Economics of Non-Profit Accounting

Case Notes: North America

The International Journal
of Not-for-Profit Law

Volume 5, Issue 1, September 2002


Canadian Magen David Adom for Israel v. Minister of
National Revenue
2002 FCA 323.

by Robert Hayhoe*

Prior to 2002, there had only been a few relatively unimportant cases which considered the tax rules applicable to Canadian charities carrying on foreign activities.  Early in 2002, the Federal Court of Appeal decided the Canadian Committee for the Tel Aviv Foundation v. Canada  case[1] which, at least on one view of the decision, turned primarily on recordkeeping issues.[2]  However, the Canadian Magen David Adom for Israel  decision of the Federal Court of Appeal which has just been released addresses serious legal and policy issues.

Statutory Background

As a condition of registration, a Canadian charity which is registered with the Canada Customs and Revenue Agency (the “CCRA”) as a charitable organization is required by subsection 149.1(1) of the Income Tax Act ( Canada) to devote all of its resources “to charitable activities carried on by the organization itself.”  A deeming rule in subsection 149.1(6) deems within limits that grants to qualified donees have been spent on a charitable organization’s own activities.  As a result, a charitable organization may not make grants for a charitable purpose unless the grants are made to a qualified donee.

Qualified donees are defined by subsections 149.1(1) and 118.1(1) to include other registered charities, all levels of government in Canada, the United Nations, foreign universities customarily attended by Canadians, and foreign charities to which the federal government has made a gift in the past 12 months.[3] The list of foreign charities to which the federal government makes gifts is extremely short.

The Income Tax Act provides in subsection 168(1) that to the extent that a charitable organization “ceases to comply with the requirements of this Act (the Income Tax Act) for its registration as such… the Minister may… give notice to the registered charity… that the Minister proposes to revoke its registration.”  Thus, a charitable organization that does not devote all of its resources to charitable activities which it carries out itself is subject to de-registration at the discretion of the Canada Customs and Revenue Agency.

Factual Background

Canadian Magen David Adom for Israel (“CMDA”) was incorporated and registered as a registered charity in 1976 with the corporate object “To donate medical supplies and ambulances directly to the people of Israel.”  Until 1986, CMDA primarily carried out its purposes by sending money to American Red Magen David for Israel Inc. (apparently a U.S. charity) which used the funds to purchase ambulances and medical supplies which were given to Magen David Adom for Israel (“MDA”), an Israeli organization.  After a 1986 Revenue Canada audit of its 1983 and 1984 fiscal periods, CMDA began to purchase its own ambulances and medical supplies for shipment to MDA.

At the time of the 1986 audit, Revenue Canada applied an internal policy which is referred to as its “charitable goods policy” to permit CMDA to transfer ambulances and medical supplies to MDA.  This policy (which was never disclosed by Revenue Canada to the public or even to the tax professional community) provided that where a Canadian registered charity transferred goods which are meant by their nature to be used only for a charitable purpose (like medical equipment) to an organization that will use the goods for such purpose, the transfer will be considered to be an example of the registered charity carrying on its own charitable activity.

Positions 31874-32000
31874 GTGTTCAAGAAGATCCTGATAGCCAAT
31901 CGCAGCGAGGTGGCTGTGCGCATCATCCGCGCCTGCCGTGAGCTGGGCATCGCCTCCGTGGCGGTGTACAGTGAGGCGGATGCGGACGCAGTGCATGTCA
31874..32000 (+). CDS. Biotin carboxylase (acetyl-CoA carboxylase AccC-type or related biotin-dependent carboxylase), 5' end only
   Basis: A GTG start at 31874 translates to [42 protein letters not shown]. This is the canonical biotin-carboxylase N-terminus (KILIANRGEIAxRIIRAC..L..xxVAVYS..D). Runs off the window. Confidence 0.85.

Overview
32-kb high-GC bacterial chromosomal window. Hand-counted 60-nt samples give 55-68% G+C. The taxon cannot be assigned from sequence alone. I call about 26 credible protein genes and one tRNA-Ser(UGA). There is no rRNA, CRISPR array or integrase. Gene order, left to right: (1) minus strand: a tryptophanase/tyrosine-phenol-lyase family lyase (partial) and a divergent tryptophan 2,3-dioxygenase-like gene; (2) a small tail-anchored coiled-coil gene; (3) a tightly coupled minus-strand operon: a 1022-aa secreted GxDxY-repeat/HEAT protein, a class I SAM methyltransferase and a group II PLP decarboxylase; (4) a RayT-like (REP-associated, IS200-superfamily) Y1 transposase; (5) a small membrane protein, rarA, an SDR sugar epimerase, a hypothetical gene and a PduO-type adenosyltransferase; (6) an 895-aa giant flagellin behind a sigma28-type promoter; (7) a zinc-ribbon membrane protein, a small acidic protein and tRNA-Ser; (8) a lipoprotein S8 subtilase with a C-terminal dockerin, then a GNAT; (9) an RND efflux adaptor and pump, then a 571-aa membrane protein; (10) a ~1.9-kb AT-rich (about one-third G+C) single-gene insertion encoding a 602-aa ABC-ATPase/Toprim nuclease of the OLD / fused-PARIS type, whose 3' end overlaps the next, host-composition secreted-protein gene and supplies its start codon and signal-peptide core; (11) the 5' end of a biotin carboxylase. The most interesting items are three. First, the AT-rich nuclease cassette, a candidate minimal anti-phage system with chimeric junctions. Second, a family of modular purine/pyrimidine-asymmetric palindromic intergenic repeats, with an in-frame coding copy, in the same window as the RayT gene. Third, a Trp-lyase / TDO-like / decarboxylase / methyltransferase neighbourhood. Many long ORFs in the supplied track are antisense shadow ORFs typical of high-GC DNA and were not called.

CMDA was audited again by Revenue Canada for its 1987 and 1988 fiscal periods.  Revenue Canada apparently did not raise any issues with respect to foreign disbursements.  However, in 1993, CMDA wrote to Revenue Canada to ask permission to purchase a new personnel identification system and a new ambulance telecommunications system for MDA.  Revenue Canada wrote back in 1994 confirming its view that the purchase of the telecommunications system was acceptable but that the identification system was an administrative item and therefore too indirect for its purchase to be charitable for CMDA.

Another Revenue Canada audit took place for the 1993 fiscal period.  The auditor criticized CMDA for purchasing the personnel identification system in contravention of Revenue Canada’s advice and also suggested (for the first time) that even the ambulances and medical supplies should be sent to MDA pursuant to an agency agreement.

Finally, Revenue Canada audited CMDA’s 1996 fiscal period.  The audit resulted in a threat of revocation of charitable registration for a number of reasons, including the absence of an agency agreement and the purchase of bullet proof vests by CMDA for use by MDA paramedics.  In the course of correspondence dealing with the audit findings, Revenue Canada took the position that the only way in which it was possible to transfer assets to a foreign charity is through an agency agreement or joint venture agreement.  As well, Revenue Canada raised a new issue (which had never been mentioned before to CMDA specifically or to the public generally) by suggesting that because MDA used its ambulances in the Golan Heights, the West Bank, East Jerusalem and the Gaza Strip (the “ Occupied Territories”), the transfer of ambulances to it was a violation of Canadian public policy.  In 1999, Revenue Canada also obtained a list of all sites where Canadian supplied ambulances were used at the time – the list included one ambulance which had been transferred by MDA to the Israeli Defense Force.